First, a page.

"I'm just a small piece of what has transpired in 11 years," he said. "Just to be mentioned with them and their success is an honor. (Three titles) is not an individual thing, but because of many people and what they can do working day in and day out together.

"I've always said the west side doesn't get the recognition it should in baseball. There are some great coaches here with great baseball talent, and I think you see that in the postseason."

If basketball can spawn what is affectionately known as "gym rats," then Gates is surely a classic example of the diamond's version of someone who has lived and breathed baseball his entire life. He was a two-time all-stater at Grandville who went on to a standout career at the University of Minnesota that included a lifetime .387 batting average. He was named the Big Ten Player of the Year in 1991 and consensus All-American. Gates played internationally with USA Baseball on the 18U team in 1988 and then the collegiate national team in 1989 and 1990. Over those two seasons on the collegiate team he appeared in 68 games, hitting a combined .363 with 49 runs scored and 54 RBIs.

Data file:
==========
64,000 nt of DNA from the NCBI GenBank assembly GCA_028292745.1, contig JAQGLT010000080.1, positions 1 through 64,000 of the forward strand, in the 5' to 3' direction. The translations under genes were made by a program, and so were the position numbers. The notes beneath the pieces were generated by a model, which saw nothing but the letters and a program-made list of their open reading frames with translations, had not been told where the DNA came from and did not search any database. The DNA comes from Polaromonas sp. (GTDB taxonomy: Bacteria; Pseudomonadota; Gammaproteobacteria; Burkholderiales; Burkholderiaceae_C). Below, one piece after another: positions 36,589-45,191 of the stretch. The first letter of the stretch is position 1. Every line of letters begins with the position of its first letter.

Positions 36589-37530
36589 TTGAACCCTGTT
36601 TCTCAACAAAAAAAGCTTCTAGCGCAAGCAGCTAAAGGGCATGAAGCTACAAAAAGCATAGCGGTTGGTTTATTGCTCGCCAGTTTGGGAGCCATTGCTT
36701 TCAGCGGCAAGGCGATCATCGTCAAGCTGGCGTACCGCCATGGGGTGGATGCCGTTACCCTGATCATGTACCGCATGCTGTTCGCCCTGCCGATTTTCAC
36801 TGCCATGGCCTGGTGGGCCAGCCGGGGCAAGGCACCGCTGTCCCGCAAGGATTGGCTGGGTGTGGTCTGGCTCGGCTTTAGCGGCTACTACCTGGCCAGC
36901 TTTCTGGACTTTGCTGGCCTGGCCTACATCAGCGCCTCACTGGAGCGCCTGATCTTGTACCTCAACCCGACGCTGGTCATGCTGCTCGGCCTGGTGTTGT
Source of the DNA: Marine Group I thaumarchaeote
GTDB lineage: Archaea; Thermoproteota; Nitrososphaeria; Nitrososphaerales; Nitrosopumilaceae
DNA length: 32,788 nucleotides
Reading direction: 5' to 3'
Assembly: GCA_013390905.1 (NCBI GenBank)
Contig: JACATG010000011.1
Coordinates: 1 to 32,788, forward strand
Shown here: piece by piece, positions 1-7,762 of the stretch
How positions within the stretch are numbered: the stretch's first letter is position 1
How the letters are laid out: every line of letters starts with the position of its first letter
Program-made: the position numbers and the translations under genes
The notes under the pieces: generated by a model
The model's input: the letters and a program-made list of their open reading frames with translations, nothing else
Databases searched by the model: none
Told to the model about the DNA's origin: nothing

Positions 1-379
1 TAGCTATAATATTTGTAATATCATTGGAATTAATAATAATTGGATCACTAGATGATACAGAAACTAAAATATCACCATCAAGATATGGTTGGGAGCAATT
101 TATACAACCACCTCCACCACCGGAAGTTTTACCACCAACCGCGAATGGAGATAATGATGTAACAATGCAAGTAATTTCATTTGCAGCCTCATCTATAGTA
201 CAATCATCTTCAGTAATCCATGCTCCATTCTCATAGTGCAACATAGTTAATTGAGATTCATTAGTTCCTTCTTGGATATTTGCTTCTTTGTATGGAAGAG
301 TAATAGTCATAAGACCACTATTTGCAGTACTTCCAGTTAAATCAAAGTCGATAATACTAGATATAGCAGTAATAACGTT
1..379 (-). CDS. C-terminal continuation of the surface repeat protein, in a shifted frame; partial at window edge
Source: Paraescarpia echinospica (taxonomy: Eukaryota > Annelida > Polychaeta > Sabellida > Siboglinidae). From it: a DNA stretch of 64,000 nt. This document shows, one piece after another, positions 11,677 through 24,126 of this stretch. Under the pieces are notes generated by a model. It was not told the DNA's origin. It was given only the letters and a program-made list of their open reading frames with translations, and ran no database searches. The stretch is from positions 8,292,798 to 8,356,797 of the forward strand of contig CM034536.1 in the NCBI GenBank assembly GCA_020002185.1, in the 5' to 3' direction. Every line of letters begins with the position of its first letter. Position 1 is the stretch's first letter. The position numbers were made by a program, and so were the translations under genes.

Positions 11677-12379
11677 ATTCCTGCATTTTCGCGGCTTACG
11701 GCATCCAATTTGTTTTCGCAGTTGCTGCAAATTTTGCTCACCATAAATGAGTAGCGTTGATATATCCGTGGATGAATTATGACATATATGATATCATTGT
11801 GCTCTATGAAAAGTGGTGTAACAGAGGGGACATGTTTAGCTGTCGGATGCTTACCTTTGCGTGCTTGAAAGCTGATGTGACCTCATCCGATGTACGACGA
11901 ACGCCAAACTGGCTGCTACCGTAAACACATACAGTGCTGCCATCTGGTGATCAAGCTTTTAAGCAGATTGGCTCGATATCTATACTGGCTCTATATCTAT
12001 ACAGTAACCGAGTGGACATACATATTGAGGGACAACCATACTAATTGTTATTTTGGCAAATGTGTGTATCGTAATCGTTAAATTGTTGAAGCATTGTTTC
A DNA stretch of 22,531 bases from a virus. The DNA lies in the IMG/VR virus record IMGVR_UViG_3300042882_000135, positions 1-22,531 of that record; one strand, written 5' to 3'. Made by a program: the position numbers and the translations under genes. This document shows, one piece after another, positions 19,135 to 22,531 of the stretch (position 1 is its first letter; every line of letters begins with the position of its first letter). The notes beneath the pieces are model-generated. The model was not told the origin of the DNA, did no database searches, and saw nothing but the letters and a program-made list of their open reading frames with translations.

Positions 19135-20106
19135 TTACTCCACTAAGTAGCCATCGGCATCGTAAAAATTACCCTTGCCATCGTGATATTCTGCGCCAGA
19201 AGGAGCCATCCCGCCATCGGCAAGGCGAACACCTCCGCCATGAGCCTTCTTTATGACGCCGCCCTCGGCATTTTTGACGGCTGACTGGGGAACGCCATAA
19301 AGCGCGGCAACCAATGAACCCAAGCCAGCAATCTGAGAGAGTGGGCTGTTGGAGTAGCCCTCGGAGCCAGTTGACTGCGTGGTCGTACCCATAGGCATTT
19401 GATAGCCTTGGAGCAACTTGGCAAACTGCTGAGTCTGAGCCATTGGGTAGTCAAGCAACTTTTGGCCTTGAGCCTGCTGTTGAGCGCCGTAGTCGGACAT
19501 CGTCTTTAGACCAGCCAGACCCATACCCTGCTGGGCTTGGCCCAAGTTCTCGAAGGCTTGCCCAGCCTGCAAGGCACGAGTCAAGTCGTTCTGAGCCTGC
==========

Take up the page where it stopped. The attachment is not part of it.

He was drafted by the Oakland A's in the first round (26th overall) of the 1991 draft and went on to hit .264 in 685 major league games over seven seasons.

Gates makes a tag at second base while playing for the national team.Upon his retirement, Gates founded the Frozen Ropes training facility in Grand Rapids, worked as a scout for the Tampa Bay Rays, became the West Michigan Whitecaps' second-ever manager in 2001, coached Byron Center for two years and has compiled a remarkable 298-89 record in two coaching stints at Grand Rapids Christian.

After virtually a lifetime in baseball, Gates said his coaching success can be spread in many directions. He said it began at Grandville, was influenced by such managers as John Anderson at Minnesota and LaRussa and Kelly at the major league level, and with brushing shoulders with many of Grand Rapids' most successful coaches.